When a mother and her daughter begin to rummage through the possessions of the hospitalised grandfather, the granddaughter unsuspectingly uncovers a diary covering his time in the army during and after the war. More precisely, it details his involvement in the liberation of Belsen and his subsequent period of duty in Palestine, then under British mandate. Mum is not impressed and looks to throw the old diary away, but daughter Erin smuggles it out as, by chance, she is about to spend her summer vacation in Israel with her best friend Eliza, who is returning for national service training.
Grandad’s exploits in British-occupied Palestine make for compulsive reading and suggest a mystery that has remained unresolved. Erin sets out to uncover the mystery and confront the demons that have dominated her grandfather’s life, as well as coming to some understanding of the events that have scarred the Middle East for the past 50 years. His predicament and the cruelties of the late 1940s show a remarkable similarity with what is happening today.
What follows is a complex tale of emotional and intellectual dilemmas that attempt to unravel and understand the conflicts of the past 70 years – an almost near-impossibility when it comes to Israel. And, as in the best of dramas, it’s a tale of twists and turns. At the centre of the drama is the bombing of the King David Hotel in Jerusalem in 1948 when 91 soldiers and civilians were killed by the Zionist terrorist organisation Irgun, as they bombed Britain into creating a state of Israel. Jewish terrorism at the time, which involved bombings, assassinations and indiscriminate shootings, would show a marked parallel with later atrocities committed by Palestinians.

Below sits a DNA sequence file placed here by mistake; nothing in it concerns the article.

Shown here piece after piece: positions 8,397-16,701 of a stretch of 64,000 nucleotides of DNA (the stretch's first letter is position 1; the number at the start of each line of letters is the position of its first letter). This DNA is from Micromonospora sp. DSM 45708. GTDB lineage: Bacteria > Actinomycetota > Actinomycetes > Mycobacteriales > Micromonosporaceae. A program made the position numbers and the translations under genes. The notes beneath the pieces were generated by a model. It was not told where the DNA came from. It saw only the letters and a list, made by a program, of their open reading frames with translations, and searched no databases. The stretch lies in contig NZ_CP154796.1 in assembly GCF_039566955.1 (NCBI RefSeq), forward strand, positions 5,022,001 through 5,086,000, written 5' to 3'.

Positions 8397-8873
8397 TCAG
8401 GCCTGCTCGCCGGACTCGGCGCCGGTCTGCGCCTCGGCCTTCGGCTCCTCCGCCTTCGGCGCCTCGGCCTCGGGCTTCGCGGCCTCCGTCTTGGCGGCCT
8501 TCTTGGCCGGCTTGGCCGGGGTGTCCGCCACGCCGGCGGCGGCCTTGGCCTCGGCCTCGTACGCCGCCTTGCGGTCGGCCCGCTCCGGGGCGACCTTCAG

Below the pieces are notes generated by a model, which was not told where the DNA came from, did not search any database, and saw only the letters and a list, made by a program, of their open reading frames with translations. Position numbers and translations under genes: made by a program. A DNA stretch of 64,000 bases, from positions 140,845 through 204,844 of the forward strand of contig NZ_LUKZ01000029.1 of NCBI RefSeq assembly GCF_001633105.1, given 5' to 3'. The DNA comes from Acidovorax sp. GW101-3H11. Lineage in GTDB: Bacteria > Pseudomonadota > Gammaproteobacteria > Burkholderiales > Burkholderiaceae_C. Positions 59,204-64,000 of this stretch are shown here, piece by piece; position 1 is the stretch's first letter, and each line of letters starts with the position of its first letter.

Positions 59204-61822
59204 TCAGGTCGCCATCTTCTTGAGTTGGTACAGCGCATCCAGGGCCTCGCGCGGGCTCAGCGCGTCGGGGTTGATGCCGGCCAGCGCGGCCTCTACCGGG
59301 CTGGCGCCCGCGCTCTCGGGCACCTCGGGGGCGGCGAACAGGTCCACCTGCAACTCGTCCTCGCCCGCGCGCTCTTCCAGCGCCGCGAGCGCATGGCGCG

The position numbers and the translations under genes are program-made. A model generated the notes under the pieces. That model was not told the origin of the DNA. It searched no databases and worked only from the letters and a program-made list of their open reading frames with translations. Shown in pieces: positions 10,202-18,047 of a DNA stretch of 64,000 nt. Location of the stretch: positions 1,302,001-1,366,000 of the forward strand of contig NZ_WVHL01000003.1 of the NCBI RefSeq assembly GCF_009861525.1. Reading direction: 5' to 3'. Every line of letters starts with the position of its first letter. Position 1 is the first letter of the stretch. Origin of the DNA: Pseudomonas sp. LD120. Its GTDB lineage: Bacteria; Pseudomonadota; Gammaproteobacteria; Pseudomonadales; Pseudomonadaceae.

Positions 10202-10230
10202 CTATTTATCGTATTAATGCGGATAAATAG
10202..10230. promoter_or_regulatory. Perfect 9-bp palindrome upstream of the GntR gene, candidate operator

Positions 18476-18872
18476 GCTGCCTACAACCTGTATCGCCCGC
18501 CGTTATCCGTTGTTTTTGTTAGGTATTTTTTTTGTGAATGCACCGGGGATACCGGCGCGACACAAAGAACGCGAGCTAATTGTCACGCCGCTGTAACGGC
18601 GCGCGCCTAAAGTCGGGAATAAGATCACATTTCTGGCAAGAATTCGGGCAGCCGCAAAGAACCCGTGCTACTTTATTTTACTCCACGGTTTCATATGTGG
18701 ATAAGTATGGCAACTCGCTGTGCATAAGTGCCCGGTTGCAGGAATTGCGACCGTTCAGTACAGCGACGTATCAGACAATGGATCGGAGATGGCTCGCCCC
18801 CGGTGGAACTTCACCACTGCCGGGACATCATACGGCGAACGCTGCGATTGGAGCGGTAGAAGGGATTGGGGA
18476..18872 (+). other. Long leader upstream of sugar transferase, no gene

Back in 1948, Jews were the enemy of the British rather than the Palestinians who had lived peacefully for thousands of years on their land. But the influx of Jewish settlers from the pogroms, concentration camps and anti-Semitism of Europe, produced new conflicts and new demands. Herein lie the roots of the contemporary conflict. The past situation was not helped by outsiders such as the British, whose role in Palestine was not always exemplary, and the Labour Government of the time that was clearly complicit in sanctioning reprisals against the Jews. In particular, the role of the British Army is brought into question with Jews rounded up, branded on their foreheads and sent off to camps. There are so many parallels here that it makes for uncomfortable and certainly controversial viewing.
The Promise is as good as anything currently showing on British television. An international production, it’s beautifully filmed and superbly acted, particularly by young Claire Foy playing the teenager Erin, plus an international cast of the highest quality. Of course, it’s controversial – but then anything on this subject is bound to be. Nonetheless, it genuinely attempts to unravel the roots of the current conflict by going back to the immediate post-war period and not being afraid to lay the blame. What writer/director Peter Kosminsky has produced is a multi-layered drama that is both thought-provoking and compelling.